R. Shrivastava has been working on localization of KDE 4.2. He also showed off how the KDE applications work well running natively in Windows. We discussed a bit how to come up with good terminology in Hindi, since there is a balance between simply taking all the English words and spelling them in Devanagari (which is what most cell phone ads in India seem to do), and on the other extreme use obscure terms for downloading or computer that some government agency has come up with, but which are very foreign to the users. He explained that they had tried to strike a balance, using a language that felt natural.
We also discussed what kind of tools could be used, especially to access translation memories from other projects, and other languages. Many of the Northern Indian languages are very similar, such as Hindi, Urdu, Punjabi, Marathi, Bhojpuri and Nepali (although with some exceptions written in different scripts). If one is doing a Hindi translation and is stuck on a term, it might thus be useful to be able to quickly look up how they translated it in Punjabi, etc. I am not sure if KBabel for example has this functionality today - it would be useful for other language groups as well, such as Norwegian, Swedish and Danish, or Finnish and Estonian.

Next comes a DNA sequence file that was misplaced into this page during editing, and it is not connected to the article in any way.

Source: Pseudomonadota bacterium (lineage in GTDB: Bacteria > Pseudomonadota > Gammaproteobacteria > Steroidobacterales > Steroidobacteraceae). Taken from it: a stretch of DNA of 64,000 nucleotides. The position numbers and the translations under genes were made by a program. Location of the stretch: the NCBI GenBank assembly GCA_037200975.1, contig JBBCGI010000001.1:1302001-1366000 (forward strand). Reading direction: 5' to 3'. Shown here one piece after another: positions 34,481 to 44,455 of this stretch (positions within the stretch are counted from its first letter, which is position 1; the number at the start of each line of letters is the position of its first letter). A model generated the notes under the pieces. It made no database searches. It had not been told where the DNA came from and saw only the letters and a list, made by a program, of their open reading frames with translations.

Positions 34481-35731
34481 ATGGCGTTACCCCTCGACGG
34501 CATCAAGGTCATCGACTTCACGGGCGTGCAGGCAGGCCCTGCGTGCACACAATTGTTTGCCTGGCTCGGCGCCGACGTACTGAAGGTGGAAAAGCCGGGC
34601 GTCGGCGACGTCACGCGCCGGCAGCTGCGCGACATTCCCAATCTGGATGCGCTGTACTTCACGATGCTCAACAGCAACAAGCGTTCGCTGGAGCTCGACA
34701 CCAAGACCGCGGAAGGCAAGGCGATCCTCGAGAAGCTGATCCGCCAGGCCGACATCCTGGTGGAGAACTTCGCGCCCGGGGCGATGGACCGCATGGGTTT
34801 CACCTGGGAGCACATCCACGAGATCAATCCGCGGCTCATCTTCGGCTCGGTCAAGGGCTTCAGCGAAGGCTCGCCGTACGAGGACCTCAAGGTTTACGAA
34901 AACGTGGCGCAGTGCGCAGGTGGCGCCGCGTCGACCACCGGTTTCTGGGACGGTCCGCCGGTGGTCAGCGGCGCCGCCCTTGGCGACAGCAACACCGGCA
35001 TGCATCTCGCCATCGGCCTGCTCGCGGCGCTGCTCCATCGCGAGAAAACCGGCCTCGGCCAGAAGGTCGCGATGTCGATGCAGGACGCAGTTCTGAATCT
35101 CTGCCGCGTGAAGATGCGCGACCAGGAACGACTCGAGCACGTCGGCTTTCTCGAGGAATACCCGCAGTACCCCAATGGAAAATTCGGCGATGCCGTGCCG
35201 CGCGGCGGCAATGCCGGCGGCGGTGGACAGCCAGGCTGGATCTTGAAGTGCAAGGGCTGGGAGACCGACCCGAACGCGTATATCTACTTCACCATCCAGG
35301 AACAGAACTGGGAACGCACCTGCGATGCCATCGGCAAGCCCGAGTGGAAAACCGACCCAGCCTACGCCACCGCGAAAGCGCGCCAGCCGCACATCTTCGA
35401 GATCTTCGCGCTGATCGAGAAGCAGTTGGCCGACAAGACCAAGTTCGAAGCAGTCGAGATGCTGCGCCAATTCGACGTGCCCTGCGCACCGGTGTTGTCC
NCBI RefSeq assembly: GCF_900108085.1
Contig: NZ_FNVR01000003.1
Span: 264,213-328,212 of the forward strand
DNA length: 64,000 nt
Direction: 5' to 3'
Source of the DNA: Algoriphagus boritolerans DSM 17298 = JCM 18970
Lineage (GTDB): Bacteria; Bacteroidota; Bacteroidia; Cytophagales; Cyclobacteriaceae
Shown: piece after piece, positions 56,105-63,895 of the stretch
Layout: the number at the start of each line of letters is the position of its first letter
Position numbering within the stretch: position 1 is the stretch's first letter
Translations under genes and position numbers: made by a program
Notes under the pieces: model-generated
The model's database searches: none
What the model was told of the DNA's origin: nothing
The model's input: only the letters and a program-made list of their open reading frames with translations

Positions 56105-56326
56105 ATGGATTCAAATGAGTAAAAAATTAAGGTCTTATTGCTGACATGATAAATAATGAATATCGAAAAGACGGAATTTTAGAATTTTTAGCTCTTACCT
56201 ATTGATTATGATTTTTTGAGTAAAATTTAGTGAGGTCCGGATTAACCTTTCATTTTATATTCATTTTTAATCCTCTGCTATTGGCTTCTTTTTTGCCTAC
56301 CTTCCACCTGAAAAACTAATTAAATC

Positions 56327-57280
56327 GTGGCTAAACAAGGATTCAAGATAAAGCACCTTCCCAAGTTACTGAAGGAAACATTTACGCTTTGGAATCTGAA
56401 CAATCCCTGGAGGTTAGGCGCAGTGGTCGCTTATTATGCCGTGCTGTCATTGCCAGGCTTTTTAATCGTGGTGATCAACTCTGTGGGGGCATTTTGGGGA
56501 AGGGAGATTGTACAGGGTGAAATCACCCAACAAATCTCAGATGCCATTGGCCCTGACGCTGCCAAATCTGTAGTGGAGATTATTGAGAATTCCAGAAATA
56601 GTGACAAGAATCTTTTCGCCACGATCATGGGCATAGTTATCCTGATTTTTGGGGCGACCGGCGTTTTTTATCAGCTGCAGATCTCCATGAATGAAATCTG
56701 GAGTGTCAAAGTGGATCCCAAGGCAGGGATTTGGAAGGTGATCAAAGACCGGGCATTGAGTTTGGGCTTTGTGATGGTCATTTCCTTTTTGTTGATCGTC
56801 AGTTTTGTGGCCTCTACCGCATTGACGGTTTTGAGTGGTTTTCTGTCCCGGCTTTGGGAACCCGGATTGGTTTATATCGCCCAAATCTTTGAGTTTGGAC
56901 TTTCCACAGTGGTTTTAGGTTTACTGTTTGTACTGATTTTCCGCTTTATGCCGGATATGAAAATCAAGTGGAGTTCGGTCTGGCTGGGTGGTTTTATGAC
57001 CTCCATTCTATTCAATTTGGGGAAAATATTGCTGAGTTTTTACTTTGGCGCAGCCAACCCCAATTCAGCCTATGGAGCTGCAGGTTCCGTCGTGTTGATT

Publishing in Indian languages using TeX
Dr. C. S. Yogananda is a professor of mathematics, and has often helped arrange the math olympics. TeX is a publishing package that separates content from display, and is especially often used in the sciences and math, because it has powerful capabilities to display mathematical formulas, etc.
He described how earlier versions of TeX available for Indian languages required a pre-processor, but that he had developed a version that did not, and was thus much easier to use. He has already developed a version in Kannada, and believes that a one week workshop with participants from different language groups would be enough to produce TeX packages for all the Indian languages using the same framework.